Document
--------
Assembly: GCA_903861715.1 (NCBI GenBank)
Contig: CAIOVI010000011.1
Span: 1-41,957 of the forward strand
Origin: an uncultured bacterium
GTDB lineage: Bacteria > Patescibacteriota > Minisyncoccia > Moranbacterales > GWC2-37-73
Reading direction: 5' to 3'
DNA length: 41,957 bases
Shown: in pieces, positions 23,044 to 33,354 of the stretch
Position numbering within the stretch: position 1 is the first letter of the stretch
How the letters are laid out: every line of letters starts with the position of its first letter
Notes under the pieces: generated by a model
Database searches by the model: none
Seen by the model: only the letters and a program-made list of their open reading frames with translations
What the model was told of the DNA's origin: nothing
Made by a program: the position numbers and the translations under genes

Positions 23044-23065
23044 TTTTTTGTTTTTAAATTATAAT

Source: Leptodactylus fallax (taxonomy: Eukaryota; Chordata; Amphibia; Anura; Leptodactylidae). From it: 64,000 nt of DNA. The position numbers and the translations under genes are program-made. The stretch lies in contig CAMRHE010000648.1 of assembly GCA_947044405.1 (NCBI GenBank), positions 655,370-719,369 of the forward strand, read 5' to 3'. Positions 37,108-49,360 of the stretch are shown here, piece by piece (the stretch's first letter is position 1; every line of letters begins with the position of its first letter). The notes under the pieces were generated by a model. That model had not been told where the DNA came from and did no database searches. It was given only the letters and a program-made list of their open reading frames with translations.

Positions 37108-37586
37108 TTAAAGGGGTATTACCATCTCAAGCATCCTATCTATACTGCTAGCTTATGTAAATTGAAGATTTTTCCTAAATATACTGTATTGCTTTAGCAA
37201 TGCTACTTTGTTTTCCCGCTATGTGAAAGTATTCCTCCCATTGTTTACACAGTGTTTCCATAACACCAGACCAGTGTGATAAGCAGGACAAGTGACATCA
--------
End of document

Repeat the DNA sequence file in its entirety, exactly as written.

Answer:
Assembly: GCA_903861715.1 (NCBI GenBank)
Contig: CAIOVI010000011.1
Span: 1-41,957 of the forward strand
Origin: an uncultured bacterium
GTDB lineage: Bacteria > Patescibacteriota > Minisyncoccia > Moranbacterales > GWC2-37-73
Reading direction: 5' to 3'
DNA length: 41,957 bases
Shown: in pieces, positions 23,044 to 33,354 of the stretch
Position numbering within the stretch: position 1 is the first letter of the stretch
How the letters are laid out: every line of letters starts with the position of its first letter
Notes under the pieces: generated by a model
Database searches by the model: none
Seen by the model: only the letters and a program-made list of their open reading frames with translations
What the model was told of the DNA's origin: nothing
Made by a program: the position numbers and the translations under genes

Positions 23044-23065
23044 TTTTTTGTTTTTAAATTATAAT

Source: Leptodactylus fallax (taxonomy: Eukaryota; Chordata; Amphibia; Anura; Leptodactylidae). From it: 64,000 nt of DNA. The position numbers and the translations under genes are program-made. The stretch lies in contig CAMRHE010000648.1 of assembly GCA_947044405.1 (NCBI GenBank), positions 655,370-719,369 of the forward strand, read 5' to 3'. Positions 37,108-49,360 of the stretch are shown here, piece by piece (the stretch's first letter is position 1; every line of letters begins with the position of its first letter). The notes under the pieces were generated by a model. That model had not been told where the DNA came from and did no database searches. It was given only the letters and a program-made list of their open reading frames with translations.

Positions 37108-37586
37108 TTAAAGGGGTATTACCATCTCAAGCATCCTATCTATACTGCTAGCTTATGTAAATTGAAGATTTTTCCTAAATATACTGTATTGCTTTAGCAA
37201 TGCTACTTTGTTTTCCCGCTATGTGAAAGTATTCCTCCCATTGTTTACACAGTGTTTCCATAACACCAGACCAGTGTGATAAGCAGGACAAGTGACATCA